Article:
Cathy Broad of the Linnaen Society of London, ended the morning session by describing the Linnaeus Link Project , based at the Natural History Museum. Its aim is to create a comprehensive union catalogue of Linnaean publications held in both national institutions and special collections worldwide and provide access through a free international Web resource. There will also be added information on every significant collection of published works, manuscripts and specimen.
Stella Dextre Clarke, Information Consultant to the Cabinet Office, outlined the development of e-Government Metadata Standards (e-GMS)  and the Government Category List (GCL) for content management as part of the e-Government Interoperability Framework (e-GIF), which aims to provide citizens with access to information held by every public body by 2004. GCL is a simple citizen-oriented taxonomy which consists of just 400 categories covering the whole of the UK public sector. It uses natural language rather than a controlled vocabulary and enables browsing rather than precise searching. Although guidance is provided in GCL maintenance, meta-tagging and software selection criteria, its implementation will pose some serious challenges.
The last presentation of the day was by Mary Rowlatt, Strategic Information Manager, who described how Essex County Council responded to the challenge of adopting e-GMS to develop seamlessUK Citizen's Information Gateway in cooperation with eight other local authorities and other partners. The system is designed to provide local and national data in one search and enable browsing. Its taxonomy, which is displayed on the screen during a search, includes 2,800 terms and their synonyms. Mary reported problems experienced in getting organisations to apply metadata consistently and suggested a combined GCL/LGCL/seamlessUK list of terms and semi-automated metadata tagging as possible solutions.
Biddy Fisher, Head of Academic Services and Development, Sheffield Hallam University, looked at professional education from the employer's perspective. She started by examining the findings of research carried out in the context of the CILIP Professional Development Framework, and pointed out that three of five elements of the Body of Professional Knowledge listed by researchers are part of cataloguing and classification work:
Biddy emphasised the need for cataloguers with information organisation and retrieval skills in digital environments. She also described the personal qualities, knowledge and experience required by employers, notably critical thinking, awareness of organisational imperatives, project working, and creative problem solving.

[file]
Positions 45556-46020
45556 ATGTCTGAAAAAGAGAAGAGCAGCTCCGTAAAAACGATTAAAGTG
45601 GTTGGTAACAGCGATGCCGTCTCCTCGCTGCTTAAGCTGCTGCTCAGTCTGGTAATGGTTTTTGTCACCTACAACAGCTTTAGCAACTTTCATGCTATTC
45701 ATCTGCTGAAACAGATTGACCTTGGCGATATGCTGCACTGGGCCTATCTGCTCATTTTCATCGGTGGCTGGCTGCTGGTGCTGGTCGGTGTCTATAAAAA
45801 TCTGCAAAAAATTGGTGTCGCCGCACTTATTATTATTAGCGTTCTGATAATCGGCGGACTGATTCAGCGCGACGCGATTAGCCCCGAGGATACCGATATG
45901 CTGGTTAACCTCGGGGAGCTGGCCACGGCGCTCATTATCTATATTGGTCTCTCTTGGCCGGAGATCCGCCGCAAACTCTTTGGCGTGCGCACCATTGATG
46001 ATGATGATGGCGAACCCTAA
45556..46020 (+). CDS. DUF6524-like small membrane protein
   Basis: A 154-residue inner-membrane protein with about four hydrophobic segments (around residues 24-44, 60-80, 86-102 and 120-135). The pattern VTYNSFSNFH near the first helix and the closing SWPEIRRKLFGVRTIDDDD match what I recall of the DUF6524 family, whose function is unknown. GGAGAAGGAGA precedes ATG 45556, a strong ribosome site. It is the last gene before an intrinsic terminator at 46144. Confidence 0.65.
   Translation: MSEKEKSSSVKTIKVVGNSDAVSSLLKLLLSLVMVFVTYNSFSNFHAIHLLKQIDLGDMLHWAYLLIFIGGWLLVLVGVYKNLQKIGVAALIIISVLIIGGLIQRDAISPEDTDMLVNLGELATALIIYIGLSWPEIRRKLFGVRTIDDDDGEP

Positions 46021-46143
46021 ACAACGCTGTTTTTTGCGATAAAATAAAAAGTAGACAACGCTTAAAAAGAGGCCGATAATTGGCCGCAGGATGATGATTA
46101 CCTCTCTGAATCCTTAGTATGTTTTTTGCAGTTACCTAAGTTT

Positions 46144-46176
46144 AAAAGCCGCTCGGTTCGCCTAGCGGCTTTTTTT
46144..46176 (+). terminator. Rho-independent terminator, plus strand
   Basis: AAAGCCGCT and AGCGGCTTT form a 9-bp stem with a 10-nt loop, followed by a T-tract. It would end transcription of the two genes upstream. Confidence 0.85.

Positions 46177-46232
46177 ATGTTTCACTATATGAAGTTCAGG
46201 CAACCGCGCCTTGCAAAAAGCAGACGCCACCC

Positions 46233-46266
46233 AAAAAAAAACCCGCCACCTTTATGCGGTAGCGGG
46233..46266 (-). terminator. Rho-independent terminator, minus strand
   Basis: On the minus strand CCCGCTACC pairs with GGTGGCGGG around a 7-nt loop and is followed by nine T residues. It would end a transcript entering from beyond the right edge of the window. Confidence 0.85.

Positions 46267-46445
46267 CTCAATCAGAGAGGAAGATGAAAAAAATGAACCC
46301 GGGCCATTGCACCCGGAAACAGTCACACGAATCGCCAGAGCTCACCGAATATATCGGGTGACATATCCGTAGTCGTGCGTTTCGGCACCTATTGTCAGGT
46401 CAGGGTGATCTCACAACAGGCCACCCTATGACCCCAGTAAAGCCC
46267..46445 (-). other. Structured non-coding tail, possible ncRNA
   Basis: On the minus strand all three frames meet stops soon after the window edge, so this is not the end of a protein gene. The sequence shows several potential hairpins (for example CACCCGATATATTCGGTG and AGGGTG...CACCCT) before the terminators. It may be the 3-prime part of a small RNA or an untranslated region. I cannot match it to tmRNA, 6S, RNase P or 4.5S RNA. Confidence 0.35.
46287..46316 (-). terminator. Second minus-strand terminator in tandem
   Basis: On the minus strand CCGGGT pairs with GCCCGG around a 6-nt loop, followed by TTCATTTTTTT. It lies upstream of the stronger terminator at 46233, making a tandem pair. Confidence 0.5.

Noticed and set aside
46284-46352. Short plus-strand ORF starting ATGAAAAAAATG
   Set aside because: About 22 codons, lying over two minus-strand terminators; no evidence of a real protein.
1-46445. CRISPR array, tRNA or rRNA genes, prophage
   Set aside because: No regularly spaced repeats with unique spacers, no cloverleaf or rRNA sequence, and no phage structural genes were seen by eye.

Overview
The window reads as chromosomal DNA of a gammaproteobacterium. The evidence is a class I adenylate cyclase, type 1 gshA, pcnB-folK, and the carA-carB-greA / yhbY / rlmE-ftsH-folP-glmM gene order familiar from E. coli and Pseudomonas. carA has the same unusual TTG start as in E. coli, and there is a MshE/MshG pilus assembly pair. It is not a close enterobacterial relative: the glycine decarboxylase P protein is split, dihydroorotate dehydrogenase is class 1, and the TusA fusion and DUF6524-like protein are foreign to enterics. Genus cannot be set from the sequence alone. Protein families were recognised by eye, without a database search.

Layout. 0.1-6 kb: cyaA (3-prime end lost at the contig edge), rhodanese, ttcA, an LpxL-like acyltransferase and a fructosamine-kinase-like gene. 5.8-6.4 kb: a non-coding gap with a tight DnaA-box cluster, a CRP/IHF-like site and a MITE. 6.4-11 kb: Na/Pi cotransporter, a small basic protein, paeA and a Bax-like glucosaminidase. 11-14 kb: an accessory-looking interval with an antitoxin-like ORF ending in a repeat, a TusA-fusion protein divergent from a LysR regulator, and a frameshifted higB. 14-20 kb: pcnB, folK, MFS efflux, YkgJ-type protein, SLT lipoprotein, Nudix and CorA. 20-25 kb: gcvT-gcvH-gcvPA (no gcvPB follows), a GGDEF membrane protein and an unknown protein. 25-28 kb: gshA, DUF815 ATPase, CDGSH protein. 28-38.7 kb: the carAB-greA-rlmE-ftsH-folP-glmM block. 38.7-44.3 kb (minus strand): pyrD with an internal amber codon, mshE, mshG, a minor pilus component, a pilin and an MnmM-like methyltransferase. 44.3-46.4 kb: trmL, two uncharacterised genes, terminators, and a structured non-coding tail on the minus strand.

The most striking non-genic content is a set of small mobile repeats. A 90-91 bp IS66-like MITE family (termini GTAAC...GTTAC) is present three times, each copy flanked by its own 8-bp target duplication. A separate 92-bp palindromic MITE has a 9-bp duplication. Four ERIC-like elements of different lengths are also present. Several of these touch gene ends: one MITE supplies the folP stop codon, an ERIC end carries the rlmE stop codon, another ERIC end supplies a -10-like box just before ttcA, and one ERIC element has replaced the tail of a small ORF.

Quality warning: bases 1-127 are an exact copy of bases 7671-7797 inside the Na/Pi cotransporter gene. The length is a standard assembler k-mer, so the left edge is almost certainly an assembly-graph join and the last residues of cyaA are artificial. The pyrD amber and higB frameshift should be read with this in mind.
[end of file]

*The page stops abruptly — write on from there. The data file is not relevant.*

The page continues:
Rodney Brunt, Leeds Metropolitan University, then put forward the educator's perspective, presenting a convincing case for the inclusion of the formal teaching of cataloguing in library and information studies curricula. He emphasised the essential role of cataloguing as the means by which the existence of all other library services is made possible. Rodney stated that original cataloguers will always be needed, regardless of current trends towards the development of new library services and outsourcing. Cataloguing principles and practice are also relevant to the development and application of metadata schema, Web site design, reader education, controlled vocabularies, machine-readable codes and other professional activities. He urged cataloguers to market their skills by contributing to current developments and publicising the outcomes and benefits of the services they deliver.
In the closing session Lesley White, Managing Director, Bibliographic Data Services (BDS), described the impact of outsourcing on library services, its history and potential benefits. She expressed the view that outsourcing enhances the catalogue by maintaining high standards of accuracy, currency and integrity at a time when the introduction of new standards and bibliographic tools has made cataloguing a more complex task which fewer practitioners are able to undertake. One of the most exciting outcomes of outsourcing is the incorporation of Scandisk technology aiming to make the catalogue more attractive to users and the use of dynamic XML, which has made it possible for data to be stored remotely and accessed from the library catalogue.
The conference was well worth attending, although the terminology used in some of the presentations on complex technical subjects constituted a challenge, while nonetheless offering opportunities for further exploration. It attracted delegates from a variety of backgrounds and institutions, facilitating networking and communication across sectors. Participants made favourable comments on the affordability of the event, the excellent catering arrangements at the University of Bath and how much they enjoyed social functions such as the reception, sponsored by Bibliographic Data Services (BDS), and the conference dinner. Special thanks ought to go to Diane Tough, Head of Cataloguing, Library and Information Services, Natural History Museum, for her part in organising the conference and dealing effectively with all sorts of unforeseen situations. Many of the presentations can be accessed at the CILIP CIG Web site . Conference papers are due for publication in the next few issues of Catalogue & Index: periodical of CILIP Cataloguing and Indexing Group.